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I'm self-studying a bit of linear algebra and got stuck with the following problem:

Let $\tau$ be a normal operator on a complex finite-dimensional inner product space V or a self-adjoint operator on a real finite-dimensional inner-product space. I want to show that $\tau^*=p(\tau)$, where $p(x)\in\mathbb{C}[x]$.

This looks to me like using minimal or characteristic polynomials, but I don't manage to prove it. Then my idea was to use the orthogonal spectral resolution of $\tau$, i.e. $\tau=\lambda_{1}\rho_{1}$+...+$\lambda_{k}\rho_{k}$, where $im(\rho_{i})=E_{\lambda_{i}}$ ($\lambda_{i}$ eigenvalues, $E_{\lambda_{i}}$ corresponding Eigenspace), and $ker(\rho_{i})=\bigodot_{j\neq i} E_{\lambda_{j}}$. Then using properties of the adjoint I find. $\tau^*=\overline{\lambda_{1}}\rho_{1}$+...+$\overline{\lambda_{k}}\rho_{k}$.And then? Thank you for any suggestion.

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up vote 2 down vote accepted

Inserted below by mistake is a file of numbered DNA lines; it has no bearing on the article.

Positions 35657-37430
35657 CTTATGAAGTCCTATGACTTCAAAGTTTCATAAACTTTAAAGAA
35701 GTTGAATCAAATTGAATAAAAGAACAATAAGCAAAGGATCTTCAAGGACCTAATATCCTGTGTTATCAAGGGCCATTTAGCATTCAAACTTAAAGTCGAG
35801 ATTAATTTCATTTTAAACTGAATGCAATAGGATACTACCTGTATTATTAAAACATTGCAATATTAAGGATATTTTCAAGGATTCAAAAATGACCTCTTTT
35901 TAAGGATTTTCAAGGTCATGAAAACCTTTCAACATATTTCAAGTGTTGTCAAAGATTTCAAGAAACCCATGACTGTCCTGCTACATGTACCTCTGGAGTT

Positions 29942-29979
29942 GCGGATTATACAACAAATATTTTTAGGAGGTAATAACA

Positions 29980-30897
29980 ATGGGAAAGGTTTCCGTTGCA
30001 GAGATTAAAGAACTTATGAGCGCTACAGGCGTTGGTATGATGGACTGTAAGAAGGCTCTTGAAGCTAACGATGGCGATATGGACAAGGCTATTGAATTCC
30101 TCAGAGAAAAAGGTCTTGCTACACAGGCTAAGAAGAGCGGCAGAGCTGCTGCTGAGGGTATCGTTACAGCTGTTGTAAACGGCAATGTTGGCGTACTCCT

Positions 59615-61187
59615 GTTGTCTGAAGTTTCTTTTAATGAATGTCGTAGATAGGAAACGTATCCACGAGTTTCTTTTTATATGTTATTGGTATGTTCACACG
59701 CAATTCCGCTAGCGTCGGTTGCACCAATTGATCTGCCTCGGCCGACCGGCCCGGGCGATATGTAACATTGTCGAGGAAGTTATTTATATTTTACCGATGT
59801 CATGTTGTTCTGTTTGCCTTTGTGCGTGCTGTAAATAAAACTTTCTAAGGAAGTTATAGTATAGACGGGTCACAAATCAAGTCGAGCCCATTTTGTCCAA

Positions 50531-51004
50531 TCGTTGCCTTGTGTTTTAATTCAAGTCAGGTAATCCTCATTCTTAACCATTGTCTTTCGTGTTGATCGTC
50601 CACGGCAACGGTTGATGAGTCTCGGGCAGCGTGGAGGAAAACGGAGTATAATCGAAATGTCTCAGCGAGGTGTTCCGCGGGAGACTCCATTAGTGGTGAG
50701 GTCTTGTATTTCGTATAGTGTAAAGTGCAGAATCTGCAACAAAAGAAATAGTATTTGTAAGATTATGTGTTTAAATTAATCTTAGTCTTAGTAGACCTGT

Then, you are done, because given $k$ complex numbers $\lambda_1,\ldots,\lambda_k$, you can always find a polynomial $p$ with $p(\lambda_j)=\overline{\lambda_j}$. And $p(\tau)=p(\lambda_j)\rho_j$ (this is where you use that the projections $\rho_j$ are pairwise orthogonal, i.e. $\rho_i\rho_j=0$ if $i\ne j$).

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Thank you! Is there a proof using characteristic polynomials? – Lucien Sep 5 '12 at 14:40
I don't know. I cannot imagine how to use characteristic polynomials to show that two operators are equal. – Martin Argerami Sep 5 '12 at 15:14
Characteristic polynomials are often over-hyped. The convenient expression in terms of determinant is a red herring. – paul garrett Sep 5 '12 at 15:54

When A is normal, you can use Lagrange's interpolation formula to construct a polynomial P such that $\overline{\lambda_j} = P(\lambda_j)$, where $\lambda_j$ are the eigenvalues of A.

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Thank you for this observation. – Lucien Sep 5 '12 at 17:38
@Lucien:You are welcome. – Mhenni Benghorbal Sep 5 '12 at 18:02

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